Winston Churchill is named Prime Minister on the very day the Nazis launch their invasion of the low countries and France. The immediate concern is the fate of the British Expeditionary Force now trapped with their back to the sea. The evacuation at Dunquerque saved most of them. Churchill formed a unified government with the Labour party and was steadfast in refusing to negotiate with the Germans. He developed a personal relationship with U.S. President Roosevelt but England (as Churchill always referred to the UK) stood alone until the U.S. entered the war. By war's end however, Labour won the election and Churchill was out of office.Written by
The film Churchill and his men and wife watch is "That Hamilton Woman", a 1941 movie narrating the affair between admiral Horatio Nelson and Lady Emma Hamilton. In real life, Churchill was a great admirer of Nelson and, reportedly, he actually ghost penned the script (meaning that he wrote the script without accepting any credit for it). He also claimed several times that this was his favorite movie of all times. See more »
When Churchill is dictating his famous "Never Surrender" speech and walks from one room to another, a modern door closer can be seen on the top center of the frame. See more »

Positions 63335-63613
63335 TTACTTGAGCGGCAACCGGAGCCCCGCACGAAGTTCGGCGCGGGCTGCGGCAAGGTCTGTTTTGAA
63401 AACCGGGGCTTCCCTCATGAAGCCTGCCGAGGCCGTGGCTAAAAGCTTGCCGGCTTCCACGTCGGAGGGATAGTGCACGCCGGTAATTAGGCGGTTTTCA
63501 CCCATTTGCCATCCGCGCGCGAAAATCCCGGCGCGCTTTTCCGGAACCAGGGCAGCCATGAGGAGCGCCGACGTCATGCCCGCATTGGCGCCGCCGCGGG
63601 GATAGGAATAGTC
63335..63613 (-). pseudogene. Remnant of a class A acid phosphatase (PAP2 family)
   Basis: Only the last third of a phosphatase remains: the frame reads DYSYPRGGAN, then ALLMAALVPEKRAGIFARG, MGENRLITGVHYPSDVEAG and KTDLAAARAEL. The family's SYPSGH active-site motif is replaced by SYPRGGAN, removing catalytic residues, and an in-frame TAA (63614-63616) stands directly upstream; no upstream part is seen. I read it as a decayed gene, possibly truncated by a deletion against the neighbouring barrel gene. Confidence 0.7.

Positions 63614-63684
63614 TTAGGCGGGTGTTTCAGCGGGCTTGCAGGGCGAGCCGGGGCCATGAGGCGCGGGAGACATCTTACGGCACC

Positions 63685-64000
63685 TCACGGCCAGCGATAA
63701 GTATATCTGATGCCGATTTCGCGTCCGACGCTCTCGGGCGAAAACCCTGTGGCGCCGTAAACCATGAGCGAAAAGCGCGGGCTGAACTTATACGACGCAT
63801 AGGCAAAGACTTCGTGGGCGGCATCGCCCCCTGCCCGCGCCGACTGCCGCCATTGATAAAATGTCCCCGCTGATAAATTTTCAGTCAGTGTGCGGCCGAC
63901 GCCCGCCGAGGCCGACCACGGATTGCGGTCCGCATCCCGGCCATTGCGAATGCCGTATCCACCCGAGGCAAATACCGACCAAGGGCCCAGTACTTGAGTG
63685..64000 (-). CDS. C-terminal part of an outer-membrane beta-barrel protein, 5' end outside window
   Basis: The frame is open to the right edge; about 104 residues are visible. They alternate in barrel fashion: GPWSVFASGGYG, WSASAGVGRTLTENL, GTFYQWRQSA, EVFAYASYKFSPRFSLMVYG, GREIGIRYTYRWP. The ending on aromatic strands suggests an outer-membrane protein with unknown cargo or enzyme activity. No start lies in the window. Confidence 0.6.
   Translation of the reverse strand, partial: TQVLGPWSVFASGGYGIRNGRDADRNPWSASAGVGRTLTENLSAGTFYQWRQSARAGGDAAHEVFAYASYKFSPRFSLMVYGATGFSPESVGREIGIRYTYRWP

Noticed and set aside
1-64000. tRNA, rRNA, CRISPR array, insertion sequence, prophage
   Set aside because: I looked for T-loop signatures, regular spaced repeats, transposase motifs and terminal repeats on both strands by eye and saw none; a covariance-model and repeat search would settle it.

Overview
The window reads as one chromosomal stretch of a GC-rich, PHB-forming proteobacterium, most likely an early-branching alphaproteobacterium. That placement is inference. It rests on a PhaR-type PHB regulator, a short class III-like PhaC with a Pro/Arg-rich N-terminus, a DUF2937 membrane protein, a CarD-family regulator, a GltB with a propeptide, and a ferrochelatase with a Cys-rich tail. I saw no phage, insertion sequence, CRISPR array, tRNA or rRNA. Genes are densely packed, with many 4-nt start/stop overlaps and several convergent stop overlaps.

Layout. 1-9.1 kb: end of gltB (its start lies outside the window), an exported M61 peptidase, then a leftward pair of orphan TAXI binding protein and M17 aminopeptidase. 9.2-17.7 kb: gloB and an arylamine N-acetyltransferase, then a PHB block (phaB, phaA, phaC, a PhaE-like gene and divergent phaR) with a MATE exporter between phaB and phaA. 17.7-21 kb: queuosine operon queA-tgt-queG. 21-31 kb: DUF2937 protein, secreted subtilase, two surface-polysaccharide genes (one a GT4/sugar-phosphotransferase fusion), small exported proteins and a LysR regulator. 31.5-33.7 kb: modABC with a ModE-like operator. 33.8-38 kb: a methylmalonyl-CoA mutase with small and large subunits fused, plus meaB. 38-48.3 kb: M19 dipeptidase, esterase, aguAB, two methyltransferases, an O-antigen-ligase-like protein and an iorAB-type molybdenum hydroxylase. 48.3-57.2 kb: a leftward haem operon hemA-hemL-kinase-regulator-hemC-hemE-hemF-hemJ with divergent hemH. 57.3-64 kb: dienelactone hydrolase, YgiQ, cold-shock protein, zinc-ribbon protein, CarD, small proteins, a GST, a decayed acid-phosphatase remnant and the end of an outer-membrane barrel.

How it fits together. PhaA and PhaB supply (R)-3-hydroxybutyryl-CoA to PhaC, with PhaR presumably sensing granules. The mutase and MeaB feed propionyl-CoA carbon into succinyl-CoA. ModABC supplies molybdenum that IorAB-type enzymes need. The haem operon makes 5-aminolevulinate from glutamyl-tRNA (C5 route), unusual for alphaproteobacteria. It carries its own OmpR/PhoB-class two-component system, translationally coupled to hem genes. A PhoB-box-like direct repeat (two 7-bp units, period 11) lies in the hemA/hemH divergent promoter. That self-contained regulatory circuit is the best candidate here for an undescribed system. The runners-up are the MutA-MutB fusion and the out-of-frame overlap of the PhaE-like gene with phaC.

We are told that Herr Hitler has a plan for invading the British Isles. This has often been thought of before. I have, myself, full confidence that if all do their duty, if nothing is neglected, and the best arrangements are made, as they are being made, we shall prove ourselves once more able to defend our island home to outlive the menace of tyranny if necessary for years, if necessary alone.
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Superficial. Talk about dumbing down! I suppose, to be fair, there are millions in Britain, and even more in America, who have no idea who Winston Churchill was and the service he performed. Doubtless these people need to have the basics spelled out. However, the result is a the equivalent of a Disney cartoon version of A Christmas Carol. As an English viewer I also could not escape the uneasy feeling that this was a slightly twee version of British history adapted for Americans.
Gleeson did not convince me as Churchill. As another reviewer has noted, he lacked the impish and self-deprecating humour which was such an important counterbalance to some of his less endearing qualities. Janet McTeer's part could have been played by almost anybody. And when did Attlee become a Scot? One of the most convincing bits was the actor they found for Stalin - surely one of the best lookalikes of all time. Otherwise I don't know how they managed to gather such a roster of top acting talent for insignificant roles.
Shame. It could have been good.
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